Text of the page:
[Fashion print showing a couple attired in Quaker costume]
Fashion print showing a young couple in plain dress on promenade. The man wears a broad-rimmed hat, white cravat, and suit. The woman wears a poke bonnet and a plain dress with a large white collar and puff sleeves. Each holds or wears gloves., Date from manuscript note on recto: Costume 1844., Philadelphia on Stone

Jones & Co. of the crescent one price clothing store, No. 200 Market Street, above 6th Phila.
Advertisement depicting the two-bay, five-story, green building occupied by Owen Jones's clothing store since 1846. White text advertising the business as a cheap, one price clothing store covers the facade. A columned arcade extends along the ground floor of the properties depicted, stopping at the States Union Hotel (right). A sales booth displaying wares is sandwiched between two columns at the street level. Men's vests, pants, and jackets hang under the arcade, as several men, and a couple stroll by on the wide, brick sidewalk., Philadelphia on Stone, POS 413, Wainwright retrospective conversion project, edited.

Oliver Brooks, wholesale and retail, hat, cap & fancy fur warehouse
Advertisement depicting an ornate table with scroll legs covered with a jumbled variety of men's and women's hats in addition to an umbrella (handle visible). Brooks patented an improvement in cassinmere hats in 1842., Date from Poulson inscription on recto: August 1846., Probably printed by John Frampton Watson., Not in Wainwright., Philadelphia on Stone, POSP 158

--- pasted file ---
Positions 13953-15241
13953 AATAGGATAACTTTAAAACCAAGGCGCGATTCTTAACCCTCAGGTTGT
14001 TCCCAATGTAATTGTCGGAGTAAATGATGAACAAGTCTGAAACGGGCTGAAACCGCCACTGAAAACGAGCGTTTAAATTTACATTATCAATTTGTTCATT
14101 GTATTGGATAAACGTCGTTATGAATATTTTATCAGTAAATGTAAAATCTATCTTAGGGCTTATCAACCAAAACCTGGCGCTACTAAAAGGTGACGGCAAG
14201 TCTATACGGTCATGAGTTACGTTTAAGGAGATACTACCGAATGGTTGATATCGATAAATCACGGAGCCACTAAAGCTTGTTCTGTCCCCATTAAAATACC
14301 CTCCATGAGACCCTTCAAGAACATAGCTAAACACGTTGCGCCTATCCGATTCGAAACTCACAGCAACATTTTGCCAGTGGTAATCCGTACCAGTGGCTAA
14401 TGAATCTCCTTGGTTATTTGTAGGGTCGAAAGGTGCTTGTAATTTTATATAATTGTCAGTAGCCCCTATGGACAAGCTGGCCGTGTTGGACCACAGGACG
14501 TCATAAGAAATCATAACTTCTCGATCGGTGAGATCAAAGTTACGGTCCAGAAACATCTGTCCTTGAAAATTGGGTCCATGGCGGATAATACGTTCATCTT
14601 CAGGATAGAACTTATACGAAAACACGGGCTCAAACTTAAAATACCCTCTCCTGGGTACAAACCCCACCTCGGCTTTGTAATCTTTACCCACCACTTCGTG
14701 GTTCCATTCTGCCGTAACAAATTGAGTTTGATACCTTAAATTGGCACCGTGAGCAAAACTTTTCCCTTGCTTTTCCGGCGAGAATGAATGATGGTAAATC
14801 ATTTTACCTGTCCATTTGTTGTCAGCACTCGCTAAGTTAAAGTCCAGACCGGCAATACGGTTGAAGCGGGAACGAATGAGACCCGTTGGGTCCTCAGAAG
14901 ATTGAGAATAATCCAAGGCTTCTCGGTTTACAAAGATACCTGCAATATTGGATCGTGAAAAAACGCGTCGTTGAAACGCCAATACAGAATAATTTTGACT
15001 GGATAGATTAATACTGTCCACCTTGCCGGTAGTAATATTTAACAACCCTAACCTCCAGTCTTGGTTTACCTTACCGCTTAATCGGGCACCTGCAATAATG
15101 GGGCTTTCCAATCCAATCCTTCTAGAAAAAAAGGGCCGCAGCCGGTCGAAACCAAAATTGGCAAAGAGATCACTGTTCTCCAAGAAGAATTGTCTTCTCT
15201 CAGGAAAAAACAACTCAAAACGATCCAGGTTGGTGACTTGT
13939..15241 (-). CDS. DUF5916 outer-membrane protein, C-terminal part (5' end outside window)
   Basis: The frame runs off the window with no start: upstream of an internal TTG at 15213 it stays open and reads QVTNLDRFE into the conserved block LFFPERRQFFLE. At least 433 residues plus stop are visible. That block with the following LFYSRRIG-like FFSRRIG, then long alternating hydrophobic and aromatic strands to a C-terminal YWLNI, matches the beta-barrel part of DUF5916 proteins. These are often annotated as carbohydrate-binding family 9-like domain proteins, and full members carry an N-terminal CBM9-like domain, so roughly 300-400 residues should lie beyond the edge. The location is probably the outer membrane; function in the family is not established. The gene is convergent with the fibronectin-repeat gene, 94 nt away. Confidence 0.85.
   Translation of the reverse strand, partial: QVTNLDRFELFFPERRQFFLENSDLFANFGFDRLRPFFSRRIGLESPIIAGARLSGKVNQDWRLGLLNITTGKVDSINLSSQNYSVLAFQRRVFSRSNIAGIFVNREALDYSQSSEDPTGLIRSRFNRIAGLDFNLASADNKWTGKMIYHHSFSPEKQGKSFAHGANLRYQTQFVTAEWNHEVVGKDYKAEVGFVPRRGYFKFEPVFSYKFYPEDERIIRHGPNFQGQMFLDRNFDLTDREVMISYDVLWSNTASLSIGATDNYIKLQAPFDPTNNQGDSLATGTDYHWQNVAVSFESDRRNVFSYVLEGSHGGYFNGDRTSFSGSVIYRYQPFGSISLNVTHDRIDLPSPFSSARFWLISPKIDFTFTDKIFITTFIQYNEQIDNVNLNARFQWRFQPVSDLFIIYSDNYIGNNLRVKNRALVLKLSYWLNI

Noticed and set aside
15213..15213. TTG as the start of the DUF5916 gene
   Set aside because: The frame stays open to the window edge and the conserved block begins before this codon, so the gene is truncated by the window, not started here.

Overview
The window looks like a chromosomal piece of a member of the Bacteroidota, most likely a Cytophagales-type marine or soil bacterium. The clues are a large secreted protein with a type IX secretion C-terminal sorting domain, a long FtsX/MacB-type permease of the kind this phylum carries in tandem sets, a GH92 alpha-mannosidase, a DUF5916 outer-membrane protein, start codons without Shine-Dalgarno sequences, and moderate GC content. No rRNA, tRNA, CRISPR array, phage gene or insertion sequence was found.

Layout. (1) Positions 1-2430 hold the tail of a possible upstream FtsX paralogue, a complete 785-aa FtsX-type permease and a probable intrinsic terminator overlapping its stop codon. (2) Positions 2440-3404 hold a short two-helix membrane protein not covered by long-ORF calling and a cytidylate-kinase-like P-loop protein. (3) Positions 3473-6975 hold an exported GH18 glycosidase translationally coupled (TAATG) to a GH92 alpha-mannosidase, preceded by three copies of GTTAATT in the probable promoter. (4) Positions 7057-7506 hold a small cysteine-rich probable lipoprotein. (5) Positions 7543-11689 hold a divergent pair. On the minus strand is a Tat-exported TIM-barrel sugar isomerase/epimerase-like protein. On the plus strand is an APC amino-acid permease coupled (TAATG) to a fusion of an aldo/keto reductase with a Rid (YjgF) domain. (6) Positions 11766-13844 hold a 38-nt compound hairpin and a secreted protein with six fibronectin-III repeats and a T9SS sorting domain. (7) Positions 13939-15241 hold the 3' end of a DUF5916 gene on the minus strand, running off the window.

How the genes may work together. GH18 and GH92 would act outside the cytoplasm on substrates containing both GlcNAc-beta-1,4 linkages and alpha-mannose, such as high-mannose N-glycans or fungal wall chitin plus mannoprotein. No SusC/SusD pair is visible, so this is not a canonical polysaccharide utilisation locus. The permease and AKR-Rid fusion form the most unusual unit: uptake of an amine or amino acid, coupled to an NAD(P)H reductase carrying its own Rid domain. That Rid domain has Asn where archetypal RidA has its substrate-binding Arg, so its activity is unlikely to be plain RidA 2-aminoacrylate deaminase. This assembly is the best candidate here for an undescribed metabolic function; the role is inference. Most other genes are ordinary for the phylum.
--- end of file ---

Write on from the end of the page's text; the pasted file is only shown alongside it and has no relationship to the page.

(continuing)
Philadelphia fashions, spring & summer 1845, by S. A. & A. F. Ward no. 62 Walnut St.
Fashion advertisement containing two paneled scenes of 16 elegantly attired men, women, and boys in a parlor and outdoor setting. Upper panel shows the parlor scene. A couple in bed coats sits on a chaise lounge. The man accompanied by a boy, attired in a military-style suit, talks to another man, wearing a suit with patterned pants. The woman talks with another lady attired in a bonnet, shawl, and full skirt. A third gentleman stands near two columns to the left. He wears a suit with a lavishly patterned vest and striped pants. On the opposite side of the columns, two women in evening dresses sit at a piano. One wears a feather in her hair and the other wears an elaborate up do with ringlettes on the side. Two men in evening suits join them. Furnishings also includes a framed painting and mosaic carpeting. Lower panel shows the outdoor scene. At the banks of a river, possibly the Schuylkill, 5 men, one woman, and a boy are gathered. The woman, at the center of the scene, wears a riding habit and sits side saddle on her horse. Her male companion, in a riding suit, stands next to her, dismounted from his horse. To the left, a man in a hunting outfit and with a dog stands between two men in suits and top hats. To the right, a man attired in an overcoat stands with a boy, attired in a suit. Eac h wears a top hat. All the men wear pants of various patterns and different styles of neckwear. Most carry a cane and the hunter holds a rifle. Most of the depicted men have some facial hair. Key numbered 1-9 and 10-15 printed above and below the image., Not in Wainwright., Philadelphia on Stone, POSP 179